Tributes from one poet to another can get a bit incestuous, but I really like this one by the American poet James Wright (1927-1980), which made me take a fresh look at one of the better things to come out of the eighteenth century. Just not sure about the penultimate line, which seems not quite in keeping with the general register of the poem.
If anyone can point me to the words of Brinsley MacNamara’s ‘lovely elegy’ I’d be grateful – haven’t managed to track that one down.
Written in a Copy of Swift’s Poems, for Wayne Burns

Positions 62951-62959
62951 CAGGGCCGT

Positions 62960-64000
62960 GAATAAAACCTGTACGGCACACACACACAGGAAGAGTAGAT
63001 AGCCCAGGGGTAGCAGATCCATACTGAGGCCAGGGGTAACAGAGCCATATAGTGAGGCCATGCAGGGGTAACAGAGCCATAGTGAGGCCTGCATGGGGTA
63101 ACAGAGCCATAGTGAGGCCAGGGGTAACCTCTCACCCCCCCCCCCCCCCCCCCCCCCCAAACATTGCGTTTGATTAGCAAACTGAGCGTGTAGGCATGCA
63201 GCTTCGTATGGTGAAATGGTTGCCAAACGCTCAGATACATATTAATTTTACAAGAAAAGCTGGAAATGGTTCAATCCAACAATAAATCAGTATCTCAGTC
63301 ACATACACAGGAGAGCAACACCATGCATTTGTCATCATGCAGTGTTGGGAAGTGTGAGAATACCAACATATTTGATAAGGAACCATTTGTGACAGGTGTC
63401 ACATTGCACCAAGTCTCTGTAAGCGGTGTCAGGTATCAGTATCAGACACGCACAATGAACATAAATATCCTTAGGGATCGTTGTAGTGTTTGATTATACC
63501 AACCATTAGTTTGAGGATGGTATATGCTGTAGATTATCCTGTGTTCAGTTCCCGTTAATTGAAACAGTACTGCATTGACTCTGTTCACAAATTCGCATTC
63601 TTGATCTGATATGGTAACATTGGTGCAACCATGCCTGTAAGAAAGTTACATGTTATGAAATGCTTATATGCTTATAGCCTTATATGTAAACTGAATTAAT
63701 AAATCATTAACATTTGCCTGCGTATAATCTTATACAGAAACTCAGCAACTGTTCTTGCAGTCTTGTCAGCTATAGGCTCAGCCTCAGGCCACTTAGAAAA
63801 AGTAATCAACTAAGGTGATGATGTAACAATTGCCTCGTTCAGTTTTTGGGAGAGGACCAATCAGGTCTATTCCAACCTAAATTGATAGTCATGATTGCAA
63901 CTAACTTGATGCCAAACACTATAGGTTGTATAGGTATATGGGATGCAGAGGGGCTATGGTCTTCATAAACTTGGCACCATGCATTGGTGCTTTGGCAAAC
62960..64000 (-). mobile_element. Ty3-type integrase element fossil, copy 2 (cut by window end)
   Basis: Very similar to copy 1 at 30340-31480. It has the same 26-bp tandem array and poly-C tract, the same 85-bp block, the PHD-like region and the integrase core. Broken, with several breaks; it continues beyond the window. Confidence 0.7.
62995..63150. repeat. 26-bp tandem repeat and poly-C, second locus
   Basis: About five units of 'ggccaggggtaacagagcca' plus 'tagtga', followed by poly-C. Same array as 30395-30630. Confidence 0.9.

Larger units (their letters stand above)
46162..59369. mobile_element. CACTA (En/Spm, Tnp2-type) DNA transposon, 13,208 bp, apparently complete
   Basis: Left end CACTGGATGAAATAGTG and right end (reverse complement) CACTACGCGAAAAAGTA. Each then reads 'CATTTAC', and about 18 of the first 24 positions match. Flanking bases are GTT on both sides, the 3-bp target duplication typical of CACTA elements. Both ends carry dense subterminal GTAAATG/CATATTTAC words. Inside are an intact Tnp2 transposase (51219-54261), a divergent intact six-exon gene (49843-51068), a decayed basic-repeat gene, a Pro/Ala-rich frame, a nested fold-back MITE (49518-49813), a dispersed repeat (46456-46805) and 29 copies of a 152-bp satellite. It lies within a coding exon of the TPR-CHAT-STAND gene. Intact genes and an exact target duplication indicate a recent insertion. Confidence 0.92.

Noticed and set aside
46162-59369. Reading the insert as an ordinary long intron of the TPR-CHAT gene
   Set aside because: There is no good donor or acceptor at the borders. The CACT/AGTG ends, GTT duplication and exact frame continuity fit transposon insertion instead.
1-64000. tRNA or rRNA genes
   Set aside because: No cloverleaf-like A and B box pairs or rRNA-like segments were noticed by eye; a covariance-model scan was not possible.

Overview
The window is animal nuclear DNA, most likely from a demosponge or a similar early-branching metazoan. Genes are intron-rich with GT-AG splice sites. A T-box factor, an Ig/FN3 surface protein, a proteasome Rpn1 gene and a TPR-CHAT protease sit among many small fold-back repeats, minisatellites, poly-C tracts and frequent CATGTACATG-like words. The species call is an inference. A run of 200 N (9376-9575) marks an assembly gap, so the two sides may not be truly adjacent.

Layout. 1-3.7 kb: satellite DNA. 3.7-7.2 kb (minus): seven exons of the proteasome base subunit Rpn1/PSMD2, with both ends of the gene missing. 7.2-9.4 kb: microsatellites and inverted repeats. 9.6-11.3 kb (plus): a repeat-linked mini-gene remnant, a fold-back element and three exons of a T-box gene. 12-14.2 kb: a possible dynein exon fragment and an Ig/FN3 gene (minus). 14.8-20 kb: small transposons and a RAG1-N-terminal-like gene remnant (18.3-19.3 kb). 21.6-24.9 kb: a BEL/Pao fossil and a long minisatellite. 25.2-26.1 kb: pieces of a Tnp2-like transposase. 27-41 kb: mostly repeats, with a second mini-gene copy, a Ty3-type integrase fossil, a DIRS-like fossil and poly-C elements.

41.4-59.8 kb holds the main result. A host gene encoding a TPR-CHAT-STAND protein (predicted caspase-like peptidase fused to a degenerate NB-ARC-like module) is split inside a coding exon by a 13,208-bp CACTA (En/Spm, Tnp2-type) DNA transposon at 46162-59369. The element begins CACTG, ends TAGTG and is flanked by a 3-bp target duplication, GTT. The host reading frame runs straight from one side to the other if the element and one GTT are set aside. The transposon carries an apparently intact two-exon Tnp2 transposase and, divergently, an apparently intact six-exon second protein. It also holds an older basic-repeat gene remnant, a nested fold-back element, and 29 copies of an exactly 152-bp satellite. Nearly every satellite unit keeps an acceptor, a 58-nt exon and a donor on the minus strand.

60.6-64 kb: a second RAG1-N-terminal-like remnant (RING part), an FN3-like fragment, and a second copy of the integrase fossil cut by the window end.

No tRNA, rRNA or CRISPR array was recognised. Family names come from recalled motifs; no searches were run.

I promised once if I got hold of
This book I’d send it on to you.
These are the songs that Roethke told of,
The curious music loved by few.
I think of lanes in Laracor
Where Brinsley MacNamara wrote
His lovely elegy, before
The Yahoos got the Dean by rote.
Only, when Swift-men are all gone
Back to their chosen fields by train
And the drunk Chairman snores alone,
Swift is alive in secret, Wayne:
Singing for Stella’s happiest day,
Charming a charming man, John Gay,
And meeting, now their bones are lost,
Pope’s beautiful electric ghost.
Here are some songs he lived in, kept
Secret from almost everyone
And laid away, while Stella slept,
Before he slept and died, alone.
Gently, listen, the great shade passes,
Magnificent, who still can bear,
Beyond the range of horses’ asses,
Nobilities, light, light and air.